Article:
By Paul Heidebrecht
The short answer to this questions is: Lots of people! One of the points of this blog is to highlight various news items and events that demonstrate the growing interest in reflecting critically on technology, and in applying technology to peacebuilding. And each week my struggle isn’t to find things to share, it is to decide what to prioritize.
For example, an article in The Guardian last week drew attention to the International Campaign to Stop Killer Robots, while today’s New York Times discussed growing dissent among Facebook employees over the social media giant’s “hands-off stance on political ads.”
Of course, I realize that not everyone thinks that ethics and social impact should be front and centre when it comes to innovation and technology.
One case in point can be found in a Bloomberg Businessweek profile of Andruril, a start-up founded by former Facebook employee Palmer Luckey who is eager to tell job candidates: “You are signing up to build weapons.” Perhaps it’s more charitable to say that others interpret the word “responsible” differently than I do! Regardless, I was disappointed to see The Globe and Mail report that Microsoft—a leading voice in discussions around AI and ethics—beat out Amazon to secure a $10 billion cloud computing contract from the Pentagon.
These are the kinds of stories that were swirling in my mind last Wednesday when I attended Summit for Responsible Innovation and Technology at the University of Waterloo. This one-day event was organized by Waterloo’s recently formed Council for Responsible Innovation and Technology (of which I am a member) in order to engage faculty, staff, and students. The council aims to promote responsible research and teaching that actively attends to critical social and ethical issues embedded in the research, design, and application of technology, and, as evident in the six “lightning talks” from Waterloo faculty (and one student), we have some great exemplars on our campus.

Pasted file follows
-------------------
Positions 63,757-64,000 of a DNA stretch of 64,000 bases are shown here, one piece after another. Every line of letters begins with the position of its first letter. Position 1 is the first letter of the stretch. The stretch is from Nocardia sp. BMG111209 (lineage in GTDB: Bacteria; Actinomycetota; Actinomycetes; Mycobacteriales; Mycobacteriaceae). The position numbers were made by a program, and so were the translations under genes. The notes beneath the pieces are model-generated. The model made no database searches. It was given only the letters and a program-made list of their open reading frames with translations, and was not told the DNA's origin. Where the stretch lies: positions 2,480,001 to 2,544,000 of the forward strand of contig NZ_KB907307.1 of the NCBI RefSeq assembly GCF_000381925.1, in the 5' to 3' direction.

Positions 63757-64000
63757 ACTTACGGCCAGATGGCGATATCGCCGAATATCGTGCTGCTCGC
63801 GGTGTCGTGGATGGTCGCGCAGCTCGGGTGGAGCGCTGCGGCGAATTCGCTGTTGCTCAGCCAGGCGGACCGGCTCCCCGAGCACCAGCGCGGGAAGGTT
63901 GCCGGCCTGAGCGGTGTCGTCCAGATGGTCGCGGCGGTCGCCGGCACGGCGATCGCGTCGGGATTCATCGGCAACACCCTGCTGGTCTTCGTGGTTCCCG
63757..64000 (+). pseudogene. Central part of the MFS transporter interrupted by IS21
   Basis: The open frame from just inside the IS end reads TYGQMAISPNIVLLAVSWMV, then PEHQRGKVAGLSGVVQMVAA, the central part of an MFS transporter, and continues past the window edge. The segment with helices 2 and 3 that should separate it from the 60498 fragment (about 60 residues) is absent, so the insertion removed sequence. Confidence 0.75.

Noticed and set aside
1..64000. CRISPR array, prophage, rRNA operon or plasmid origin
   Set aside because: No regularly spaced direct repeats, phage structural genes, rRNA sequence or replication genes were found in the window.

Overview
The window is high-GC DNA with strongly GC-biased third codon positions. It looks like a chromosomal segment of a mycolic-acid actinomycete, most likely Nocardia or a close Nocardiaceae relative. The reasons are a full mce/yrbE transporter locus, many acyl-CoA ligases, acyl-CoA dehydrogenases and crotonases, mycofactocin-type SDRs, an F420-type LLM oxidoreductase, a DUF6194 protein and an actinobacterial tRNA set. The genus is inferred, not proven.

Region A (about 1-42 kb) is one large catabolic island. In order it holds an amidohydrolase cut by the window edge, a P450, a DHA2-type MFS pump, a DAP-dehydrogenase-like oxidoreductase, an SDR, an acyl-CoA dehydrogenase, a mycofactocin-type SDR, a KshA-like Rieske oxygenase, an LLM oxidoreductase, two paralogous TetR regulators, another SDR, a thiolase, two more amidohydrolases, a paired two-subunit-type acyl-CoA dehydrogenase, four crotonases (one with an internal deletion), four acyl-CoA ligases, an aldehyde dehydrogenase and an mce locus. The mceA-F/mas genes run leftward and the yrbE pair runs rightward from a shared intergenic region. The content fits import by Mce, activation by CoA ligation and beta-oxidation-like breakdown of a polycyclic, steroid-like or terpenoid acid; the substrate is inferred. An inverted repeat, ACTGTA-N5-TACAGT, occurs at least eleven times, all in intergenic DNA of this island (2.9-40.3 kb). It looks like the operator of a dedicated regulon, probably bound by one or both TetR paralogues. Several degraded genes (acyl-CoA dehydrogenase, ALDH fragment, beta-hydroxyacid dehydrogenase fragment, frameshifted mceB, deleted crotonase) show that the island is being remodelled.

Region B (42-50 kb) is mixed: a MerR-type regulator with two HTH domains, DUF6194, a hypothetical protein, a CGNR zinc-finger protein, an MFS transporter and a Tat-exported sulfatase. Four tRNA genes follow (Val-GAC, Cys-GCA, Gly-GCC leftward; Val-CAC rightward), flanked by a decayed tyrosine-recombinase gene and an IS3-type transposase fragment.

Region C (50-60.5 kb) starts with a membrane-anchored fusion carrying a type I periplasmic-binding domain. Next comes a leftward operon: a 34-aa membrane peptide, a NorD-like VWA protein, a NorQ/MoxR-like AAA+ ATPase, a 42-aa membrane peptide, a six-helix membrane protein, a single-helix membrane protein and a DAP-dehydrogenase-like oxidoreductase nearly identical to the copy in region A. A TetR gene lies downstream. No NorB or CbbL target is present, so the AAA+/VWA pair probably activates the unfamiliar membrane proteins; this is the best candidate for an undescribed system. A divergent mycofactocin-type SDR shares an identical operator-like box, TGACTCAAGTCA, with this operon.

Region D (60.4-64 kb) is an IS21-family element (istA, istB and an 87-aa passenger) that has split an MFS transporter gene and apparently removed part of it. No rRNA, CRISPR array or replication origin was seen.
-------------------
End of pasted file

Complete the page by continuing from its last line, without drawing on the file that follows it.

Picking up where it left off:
But the point of the day was to listen and learn more than to disseminate information or prescribe actions. Indeed, our council’s efforts to transform the innovation culture at Waterloo and beyond will require the consideration of diverse views and the contributions of many.
Thus I was pleased with the way that the opening keynote speakers, philosophers Jason Millar from the University of Ottawa and Waterloo’s own Carla Fehr, established an appropriate tone for the day by reflecting on approaches they have found helpful when engaging students and colleagues across disciplinary silos.
Their presentations sparked interesting and even, at least in my case, somewhat contentious table conversations—it turns out that economists, engineers, environmental scientists, philosophers, and peacebuilders have strikingly different assumptions about what constitutes good or responsible innovation! The summit provided a rare opportunity to encounter these perspectives, and to be reminded of how much of a challenge it is to refocus or redirect the development of new technology. It was also striking to see how many attendees were already straddling multiple disciplines in their research and teaching.
Thanks to the facilitation Kathryn Plaisance, a faculty member in Knowledge Integration, the afternoon breakout sessions and town hall generated lots of concrete suggestions for how Waterloo can build on these conversations. Watch for more opportunities to get involved in the coming months!